HISTORY OF THE METHODS/FLOW CHART
ABOUT THE AUTHOR/CV
Continuous Traveling Salesmen Problem
The problem has been the subject of centuries of study: it is difficult to find the optimal solution once the number of cities gets beyon a few dozen. Consequently, many heuristic algorithms have been posed which surrender trying to find the optimal solution in exchange for finding efficient algorithms to find very good solutions. The trade is usually worth it: spending 1000 hours of computer time to find the exact solution to a problem with 100 cities doesn't seem worth it compared to finding a very good solution to a problem with 10000 cities in a few minutes.
Continuous Traveling Salesmen ProblemWe are interested in a different version of this problem. Suppose the cost of traveling between the cities themselves is not known? Imagine that there are obstacles in the domain, or that the cost of traveling from one point to the next depends on position. In the figure below, if the cost of traveling through different colored regions is different, then you don't even know the path from one city to the next, let alone how to travel through all of them.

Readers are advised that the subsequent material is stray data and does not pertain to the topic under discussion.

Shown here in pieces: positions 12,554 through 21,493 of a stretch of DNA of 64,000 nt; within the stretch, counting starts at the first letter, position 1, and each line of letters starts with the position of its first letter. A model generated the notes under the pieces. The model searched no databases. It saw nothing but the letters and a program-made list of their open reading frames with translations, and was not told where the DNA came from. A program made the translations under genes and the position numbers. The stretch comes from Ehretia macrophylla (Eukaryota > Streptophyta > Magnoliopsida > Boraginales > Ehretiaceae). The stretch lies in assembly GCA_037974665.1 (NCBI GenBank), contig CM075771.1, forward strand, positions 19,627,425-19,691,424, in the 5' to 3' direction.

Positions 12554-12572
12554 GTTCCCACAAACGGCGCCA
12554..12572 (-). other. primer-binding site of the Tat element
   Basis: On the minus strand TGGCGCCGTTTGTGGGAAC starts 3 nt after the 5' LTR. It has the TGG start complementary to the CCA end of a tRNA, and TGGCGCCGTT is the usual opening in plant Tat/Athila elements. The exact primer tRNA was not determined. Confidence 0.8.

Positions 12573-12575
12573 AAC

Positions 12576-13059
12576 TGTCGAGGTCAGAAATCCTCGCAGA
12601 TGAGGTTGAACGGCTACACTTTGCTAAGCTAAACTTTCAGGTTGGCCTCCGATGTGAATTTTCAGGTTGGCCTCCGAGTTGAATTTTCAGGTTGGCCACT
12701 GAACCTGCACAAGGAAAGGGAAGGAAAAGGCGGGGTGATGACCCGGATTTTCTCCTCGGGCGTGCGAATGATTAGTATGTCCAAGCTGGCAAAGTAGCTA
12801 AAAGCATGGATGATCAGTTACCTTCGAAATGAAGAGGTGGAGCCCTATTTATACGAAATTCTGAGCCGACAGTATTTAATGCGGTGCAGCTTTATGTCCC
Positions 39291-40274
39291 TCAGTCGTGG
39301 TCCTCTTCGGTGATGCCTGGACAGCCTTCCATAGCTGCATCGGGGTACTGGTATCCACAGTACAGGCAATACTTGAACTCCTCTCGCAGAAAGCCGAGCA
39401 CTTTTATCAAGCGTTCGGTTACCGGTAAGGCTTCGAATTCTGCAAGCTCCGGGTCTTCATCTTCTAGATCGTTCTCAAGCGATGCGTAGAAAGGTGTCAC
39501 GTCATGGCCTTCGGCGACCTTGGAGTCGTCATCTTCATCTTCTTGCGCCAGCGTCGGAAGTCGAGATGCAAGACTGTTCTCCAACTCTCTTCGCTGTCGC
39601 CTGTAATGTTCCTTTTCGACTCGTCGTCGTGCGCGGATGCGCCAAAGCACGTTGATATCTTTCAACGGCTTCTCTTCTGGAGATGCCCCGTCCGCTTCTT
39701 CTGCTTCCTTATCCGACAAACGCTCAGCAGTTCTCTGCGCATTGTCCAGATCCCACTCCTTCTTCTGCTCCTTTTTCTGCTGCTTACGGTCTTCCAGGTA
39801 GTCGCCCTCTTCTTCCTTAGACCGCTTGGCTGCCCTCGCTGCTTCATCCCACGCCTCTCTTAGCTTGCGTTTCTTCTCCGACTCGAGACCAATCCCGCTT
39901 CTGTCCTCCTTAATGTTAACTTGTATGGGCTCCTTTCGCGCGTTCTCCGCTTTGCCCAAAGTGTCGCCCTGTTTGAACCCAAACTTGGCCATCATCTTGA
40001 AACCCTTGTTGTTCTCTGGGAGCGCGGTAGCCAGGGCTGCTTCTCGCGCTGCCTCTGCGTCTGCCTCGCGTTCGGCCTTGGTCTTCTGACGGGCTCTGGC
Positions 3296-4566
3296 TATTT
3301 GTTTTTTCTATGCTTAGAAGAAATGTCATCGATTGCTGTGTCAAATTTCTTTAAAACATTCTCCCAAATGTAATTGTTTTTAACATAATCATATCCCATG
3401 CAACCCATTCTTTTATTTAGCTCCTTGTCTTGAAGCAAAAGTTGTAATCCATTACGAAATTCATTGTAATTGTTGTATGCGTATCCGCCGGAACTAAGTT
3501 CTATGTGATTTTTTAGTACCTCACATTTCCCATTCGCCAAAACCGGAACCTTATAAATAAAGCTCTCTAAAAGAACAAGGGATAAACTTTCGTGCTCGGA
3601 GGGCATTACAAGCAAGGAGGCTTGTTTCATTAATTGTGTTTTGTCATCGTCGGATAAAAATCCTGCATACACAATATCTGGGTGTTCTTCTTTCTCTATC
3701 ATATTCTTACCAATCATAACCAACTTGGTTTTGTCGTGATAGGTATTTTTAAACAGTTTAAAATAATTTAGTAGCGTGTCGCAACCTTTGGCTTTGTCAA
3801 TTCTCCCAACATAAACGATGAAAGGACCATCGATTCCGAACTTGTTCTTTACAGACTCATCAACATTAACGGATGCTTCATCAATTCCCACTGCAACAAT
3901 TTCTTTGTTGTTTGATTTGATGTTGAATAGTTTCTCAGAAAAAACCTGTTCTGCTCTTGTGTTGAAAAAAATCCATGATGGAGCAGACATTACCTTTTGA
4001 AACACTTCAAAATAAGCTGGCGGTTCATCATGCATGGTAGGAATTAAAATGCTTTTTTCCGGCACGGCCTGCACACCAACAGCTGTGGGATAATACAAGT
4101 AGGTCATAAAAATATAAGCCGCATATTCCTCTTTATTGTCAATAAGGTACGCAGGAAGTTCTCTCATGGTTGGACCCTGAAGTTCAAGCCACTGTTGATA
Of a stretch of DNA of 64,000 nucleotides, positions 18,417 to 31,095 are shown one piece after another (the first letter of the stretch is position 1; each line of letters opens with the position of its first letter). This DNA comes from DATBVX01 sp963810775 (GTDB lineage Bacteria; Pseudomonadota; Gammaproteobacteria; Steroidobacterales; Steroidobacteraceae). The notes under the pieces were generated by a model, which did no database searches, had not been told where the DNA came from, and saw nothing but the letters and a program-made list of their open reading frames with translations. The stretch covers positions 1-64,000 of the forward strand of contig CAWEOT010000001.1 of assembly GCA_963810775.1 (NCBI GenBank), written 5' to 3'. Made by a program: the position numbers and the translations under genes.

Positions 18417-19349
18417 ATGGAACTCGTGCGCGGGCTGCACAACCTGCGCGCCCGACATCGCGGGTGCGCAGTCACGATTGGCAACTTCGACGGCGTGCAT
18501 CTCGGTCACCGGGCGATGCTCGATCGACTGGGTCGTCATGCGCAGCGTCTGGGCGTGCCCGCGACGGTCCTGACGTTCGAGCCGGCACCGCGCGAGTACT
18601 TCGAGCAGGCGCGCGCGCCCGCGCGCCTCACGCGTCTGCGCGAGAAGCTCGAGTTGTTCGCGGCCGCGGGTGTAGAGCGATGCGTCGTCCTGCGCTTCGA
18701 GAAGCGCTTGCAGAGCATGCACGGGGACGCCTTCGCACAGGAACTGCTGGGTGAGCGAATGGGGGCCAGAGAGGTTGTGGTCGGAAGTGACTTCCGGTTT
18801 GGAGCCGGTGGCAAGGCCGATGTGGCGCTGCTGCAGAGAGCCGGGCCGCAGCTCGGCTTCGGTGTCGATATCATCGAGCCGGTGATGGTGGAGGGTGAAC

We can in fact solve this problem by embedding the Fast Marching Method inside an algorithm to solve the Traveling Salesmen Problem. There are two approaches:
Below, we show the results of doing exactly this. We embed the Fast Marching Method inside two different algorithms:
An Interactive Java Applet:
We consider a problem in which we are given a domain, a cost function which depends on position at each point in the domain, and a finite collection of points in the domain. The goal is to determine the cheapest closed path that visits each point in the domain once. This can be thought of as version of the Traveling Salesman Problem, in which an underlying known metric determines the cost of moving through each point of the domain, but in which the actual shortest path between cities is unknown at the outset. We describe algorithms for both a heuristic and an optimal solution to this problem. The runtime of the optimal algorithm is exponential, as expected, and the order of the heuristic algorithm is at worst case M*N log N, where M is the number of cities, and $N$ the size of the computational mesh used to approximate the solutions to the shortest paths problems. The average runtime of the heuristic algorithm is linear in both number of cities and size of the mesh.